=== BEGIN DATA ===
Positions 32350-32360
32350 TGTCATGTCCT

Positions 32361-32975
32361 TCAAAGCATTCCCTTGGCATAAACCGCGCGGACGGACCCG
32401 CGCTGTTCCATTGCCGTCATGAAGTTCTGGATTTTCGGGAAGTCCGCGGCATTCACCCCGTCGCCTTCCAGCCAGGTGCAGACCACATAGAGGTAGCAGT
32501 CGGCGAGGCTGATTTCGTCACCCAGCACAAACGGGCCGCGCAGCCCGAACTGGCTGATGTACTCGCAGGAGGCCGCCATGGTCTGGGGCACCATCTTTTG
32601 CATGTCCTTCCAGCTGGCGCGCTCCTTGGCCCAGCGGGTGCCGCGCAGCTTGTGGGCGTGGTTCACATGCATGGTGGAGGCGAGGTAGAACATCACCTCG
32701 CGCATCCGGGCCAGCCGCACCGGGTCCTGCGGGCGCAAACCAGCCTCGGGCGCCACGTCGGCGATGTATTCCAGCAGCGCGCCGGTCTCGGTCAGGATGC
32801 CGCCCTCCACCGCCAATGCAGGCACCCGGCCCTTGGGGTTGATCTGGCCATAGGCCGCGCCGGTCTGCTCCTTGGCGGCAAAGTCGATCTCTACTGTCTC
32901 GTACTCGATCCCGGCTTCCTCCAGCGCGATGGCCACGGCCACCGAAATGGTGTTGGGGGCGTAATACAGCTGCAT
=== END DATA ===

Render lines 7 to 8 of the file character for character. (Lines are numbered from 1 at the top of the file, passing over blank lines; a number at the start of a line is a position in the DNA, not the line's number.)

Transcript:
32601 CATGTCCTTCCAGCTGGCGCGCTCCTTGGCCCAGCGGGTGCCGCGCAGCTTGTGGGCGTGGTTCACATGCATGGTGGAGGCGAGGTAGAACATCACCTCG
32701 CGCATCCGGGCCAGCCGCACCGGGTCCTGCGGGCGCAAACCAGCCTCGGGCGCCACGTCGGCGATGTATTCCAGCAGCGCGCCGGTCTCGGTCAGGATGC